Brace yourself.  We aren’t going back.  We won’t ever go back to the “old” normal.  Whatever that was for you, the future is going to be different.   

The “new normal” isn’t going to stick around long either. Expect a succession of “next normals” as we find our way. 

In the kinder, gentler past of, say, January 2020, the idea of “normal” basically meant that next week and next month could reasonably be expected to resemble this week and this month.  Or last week and last month.  Not so now.

So many things have changed, irrevocably. To consider only a few examples:

  • Supply chains are being re-thought, for health care, food, manufacturing, for almost everything.
  • Online shopping has become even more normalized – traditional retail is going to be even more challenged.
  • Essential Services used to mean a small number of things, but suddenly we have a much more nuanced view that includes truck drivers, grocery store workers, and so many more. Airline pilots and professional sports – not so much. (For an interesting current (May 2020) perspective on the airline industry from the Harvard Business Review (HBR) – go here).
  • Our model of work has been forever changed – many more of us than we ever imagined can work from home or anywhere. Managing may be harder, but tools are more capable than we imagined. The people who need to go to an office or workplace will think twice about transit, elevators, lunch lines, cubicles, physical distancing, PPE, and so much more that we never thought about before.  The “next normal” for work is going to be a work in progress.
  • Commercial real estate is going to be turned on its head and will be changed in complex ways. Not so much demand for space, but maybe more space for every person, because “packing people in to cubicles” suddenly seems so … 2019.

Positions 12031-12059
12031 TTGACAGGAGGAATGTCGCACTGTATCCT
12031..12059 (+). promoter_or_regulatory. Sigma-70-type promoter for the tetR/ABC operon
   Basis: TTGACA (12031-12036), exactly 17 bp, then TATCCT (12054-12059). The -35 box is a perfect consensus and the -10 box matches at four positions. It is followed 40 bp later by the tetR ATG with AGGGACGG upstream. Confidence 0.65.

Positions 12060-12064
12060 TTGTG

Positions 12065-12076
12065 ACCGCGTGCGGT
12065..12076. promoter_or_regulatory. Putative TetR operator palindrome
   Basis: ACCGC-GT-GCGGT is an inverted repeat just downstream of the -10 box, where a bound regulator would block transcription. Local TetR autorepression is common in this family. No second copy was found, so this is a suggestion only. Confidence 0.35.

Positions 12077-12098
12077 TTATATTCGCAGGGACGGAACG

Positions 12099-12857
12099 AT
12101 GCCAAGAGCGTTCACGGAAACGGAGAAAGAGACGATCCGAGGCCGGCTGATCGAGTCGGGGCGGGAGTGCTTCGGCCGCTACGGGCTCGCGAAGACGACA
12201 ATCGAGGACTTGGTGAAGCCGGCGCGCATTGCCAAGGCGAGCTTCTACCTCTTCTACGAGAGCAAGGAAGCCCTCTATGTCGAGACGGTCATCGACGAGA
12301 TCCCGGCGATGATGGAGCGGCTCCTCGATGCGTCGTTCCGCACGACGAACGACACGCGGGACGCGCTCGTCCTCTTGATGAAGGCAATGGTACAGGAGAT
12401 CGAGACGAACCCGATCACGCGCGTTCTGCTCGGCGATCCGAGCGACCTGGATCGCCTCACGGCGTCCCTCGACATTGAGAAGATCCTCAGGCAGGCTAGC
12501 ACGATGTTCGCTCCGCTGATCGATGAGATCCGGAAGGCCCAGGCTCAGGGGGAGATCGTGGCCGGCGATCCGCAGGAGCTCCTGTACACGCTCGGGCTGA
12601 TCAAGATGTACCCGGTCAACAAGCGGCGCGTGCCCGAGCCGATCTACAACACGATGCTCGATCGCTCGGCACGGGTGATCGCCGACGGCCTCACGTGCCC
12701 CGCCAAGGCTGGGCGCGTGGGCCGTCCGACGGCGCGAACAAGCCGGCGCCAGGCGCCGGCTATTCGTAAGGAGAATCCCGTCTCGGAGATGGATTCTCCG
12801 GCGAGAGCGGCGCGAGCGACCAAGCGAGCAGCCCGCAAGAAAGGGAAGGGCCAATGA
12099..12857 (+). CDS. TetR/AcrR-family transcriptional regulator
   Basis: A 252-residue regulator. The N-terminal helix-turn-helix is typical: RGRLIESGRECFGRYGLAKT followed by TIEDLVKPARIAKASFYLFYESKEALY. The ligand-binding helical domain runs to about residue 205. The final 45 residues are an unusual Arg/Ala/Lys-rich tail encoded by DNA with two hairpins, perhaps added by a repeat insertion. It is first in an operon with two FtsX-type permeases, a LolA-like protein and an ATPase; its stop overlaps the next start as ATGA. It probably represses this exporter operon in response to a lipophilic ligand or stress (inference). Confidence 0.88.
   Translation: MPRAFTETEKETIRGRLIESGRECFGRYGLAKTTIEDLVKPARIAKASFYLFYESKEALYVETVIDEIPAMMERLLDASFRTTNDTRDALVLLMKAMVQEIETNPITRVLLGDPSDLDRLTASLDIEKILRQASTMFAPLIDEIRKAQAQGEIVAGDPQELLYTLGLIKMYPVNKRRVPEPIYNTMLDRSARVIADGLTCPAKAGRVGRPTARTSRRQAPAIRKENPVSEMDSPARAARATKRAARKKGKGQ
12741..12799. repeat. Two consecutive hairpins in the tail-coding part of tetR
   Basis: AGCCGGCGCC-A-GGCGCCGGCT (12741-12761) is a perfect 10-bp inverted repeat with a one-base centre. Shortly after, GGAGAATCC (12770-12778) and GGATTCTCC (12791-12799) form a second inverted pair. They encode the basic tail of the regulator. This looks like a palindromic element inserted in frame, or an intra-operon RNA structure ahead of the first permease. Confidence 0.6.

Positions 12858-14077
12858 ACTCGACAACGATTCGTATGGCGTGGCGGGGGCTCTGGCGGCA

The list goes on, to public transit, health care gaps we’ve found, how we use public spaces …. and so much more.

When will all this end?  When we are 90% immunized, likely by a vaccine.  When will that happen?  That depends on a lot of factors that no one person or government controls. If we find a good treatment for this disease, that will help a lot, but what we really want is a vaccine.  Otherwise we’ll go through waves of infection, and even with good treatments, that will be challenging to our medical, economic, and mental health and ultimately our social well-being.  But until then, all the big and little changes we endure will change our expectations, or capabilities, and eventually, the status quo.

What we do at Adante is scenario planning, and data analysis, and business strategy.  We help companies figure out how to navigate (sometimes very) choppy waters.  Some companies will make it, some won’t.  We are reminded of The Wish, a poem by Ella Wheeler Wilcox, which starts with the lines:

One ship drives east and another drives west
With the selfsame winds that blow.
Tis the set of the sails
And not the gales
Which tells us the way to go.

You may be focused on survival.  If you are, do that – survival comes first. But if you can raise your horizon above that, you should consider which of your competitors may thinking about the future too. Thinking about how your industry might change.  How your position in it might change. Or whether something here presents an opportunity for you. For many firms the next version of the game will be much more “digital” and that journey will be challenging.  We can help you develop your roadmap, and “set your sails” as you set out to find both your next normal, and your next version of yourself.

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